"I hope that we shall avoid being overwhelmed but it is extremely difficult to predict what the increase in cases will be. The rights are described as revolutionary but when you actually go through the list these rights are not in themselves revolutionary.
"They are things that we think we have been doing for centuries, and I think we should be wary of assuming we have been doing things wrong when we have really been doing things well."
Zander, who lectures at the London School of Economics, says there is no doubt that Bingham's support helped the campaign. "Lord Bingham enjoys very widespread support, and his voice added to the weight of the argument.
"He's a very class act – excellent at everything he does. There were doubts at the time of his appointment that he did not have much experience of criminal law, but he has more than satisfied the doubters. He does a first rate job."
Two great successes have not dampened the Lord Chief Justice's drive for change. "I think that there is room for improving almost everything," he says with a wry smile. "I don't think any machine is incapable of being made to work better."
But change for change's sake is not on his agenda.
"I am an unashamed apologist of our judiciary, who are as good as any to be found anywhere in the world," he says.
And on the current hot potato of judicial appointments he adds: "Nobody to my mind has made a consuming case either that the wrong people are being appointed as judges or that there are people who should be judges who are not being appointed.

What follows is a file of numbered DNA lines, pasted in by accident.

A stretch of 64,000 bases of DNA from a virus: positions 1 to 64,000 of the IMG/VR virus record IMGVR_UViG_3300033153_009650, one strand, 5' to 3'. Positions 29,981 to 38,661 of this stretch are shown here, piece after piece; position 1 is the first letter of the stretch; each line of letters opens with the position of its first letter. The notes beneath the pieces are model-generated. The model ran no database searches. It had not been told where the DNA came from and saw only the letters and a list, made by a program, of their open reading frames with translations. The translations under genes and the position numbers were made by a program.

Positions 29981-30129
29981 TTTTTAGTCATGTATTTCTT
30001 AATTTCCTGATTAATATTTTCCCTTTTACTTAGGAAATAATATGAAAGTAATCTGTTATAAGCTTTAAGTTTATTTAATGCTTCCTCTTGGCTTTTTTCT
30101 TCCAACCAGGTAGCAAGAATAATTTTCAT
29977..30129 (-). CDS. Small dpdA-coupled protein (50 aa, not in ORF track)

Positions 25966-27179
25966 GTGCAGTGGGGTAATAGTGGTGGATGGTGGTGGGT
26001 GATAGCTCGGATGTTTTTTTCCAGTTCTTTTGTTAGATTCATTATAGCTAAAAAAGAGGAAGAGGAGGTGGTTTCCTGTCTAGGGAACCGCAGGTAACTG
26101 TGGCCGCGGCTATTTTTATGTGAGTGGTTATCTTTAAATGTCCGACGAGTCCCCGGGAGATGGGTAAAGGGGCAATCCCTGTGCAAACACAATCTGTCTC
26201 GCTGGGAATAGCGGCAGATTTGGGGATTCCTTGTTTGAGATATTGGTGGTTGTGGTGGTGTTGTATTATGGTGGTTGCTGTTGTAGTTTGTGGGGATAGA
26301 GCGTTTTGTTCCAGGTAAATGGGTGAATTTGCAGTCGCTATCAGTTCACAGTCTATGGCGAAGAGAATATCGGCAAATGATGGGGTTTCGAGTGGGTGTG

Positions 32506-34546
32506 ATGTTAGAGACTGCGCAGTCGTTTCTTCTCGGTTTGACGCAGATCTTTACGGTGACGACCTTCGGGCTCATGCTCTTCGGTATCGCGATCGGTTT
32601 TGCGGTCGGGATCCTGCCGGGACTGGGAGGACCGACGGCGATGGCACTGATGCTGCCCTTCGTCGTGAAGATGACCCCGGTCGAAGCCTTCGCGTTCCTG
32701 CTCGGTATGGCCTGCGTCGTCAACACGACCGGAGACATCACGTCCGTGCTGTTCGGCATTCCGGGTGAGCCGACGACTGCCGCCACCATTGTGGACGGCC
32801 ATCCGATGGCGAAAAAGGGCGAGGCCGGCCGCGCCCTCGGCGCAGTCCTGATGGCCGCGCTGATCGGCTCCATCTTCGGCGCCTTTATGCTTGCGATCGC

"A system that delivers such a high quality product cannot be nearly as defective as its critics suggest."
It seems the relationship with the judiciary is one of mutual admiration. The Sunday Times last year published a survey rating judges for popularity on the basis of lawyers' views, and Bingham came out top. Scoring 97 per cent, he was found to have impressed lawyers with his fairness, courtesy and swift decision-making.
One leading public law silk rates Bingham as one of the most influential people in his life. Michael Beloff QC, who is himself known as one of the stars at the bar, describes Bingham as a "role model extraordinaire".
Top barrister and member of the million-a-year club Gordon Pollock QC says: "He is a very popular lord chief justice – undoubtedly the leading lawyer of his generation. He is a brilliant after-dinner speaker. He's extremely well-read and his ability to weave in a relevant quotation is very good.
"He is very clever, very talented and he doesn't allow people to mess around. A delight to appear in front of. "
Everything you need to know about Lord Bingham in 160 words
Lord Bingham of Cornhill, born in 1933, was called to the bar in 1959 and nine years later became standing junior counsel to the Ministry of Labour, later to become the Department of Employment.
He was made a silk in 1972 and a recorder in 1975, and was appointed a judge of the Queen's Bench Division of the High Court in 1980.
He achieved public prominence in 1977 when he was appointed by foreign secretary David Owen to investigate alleged breaches of sanctions against Rhodesia by UK companies.
In 1986 he was promoted to the Court of Appeal, and five years later he conducted another inquiry, this time into the demise of the Bank of Credit and Commerce International (BCCI).
In 1992 he succeeded Lord Donaldson of Lymington as Master of the Rolls.
In June 1996 he became Lord Chief Justice of England after Lord Taylor of Gosforth retired.
He is married with three children and enjoys brisk walks and modern art.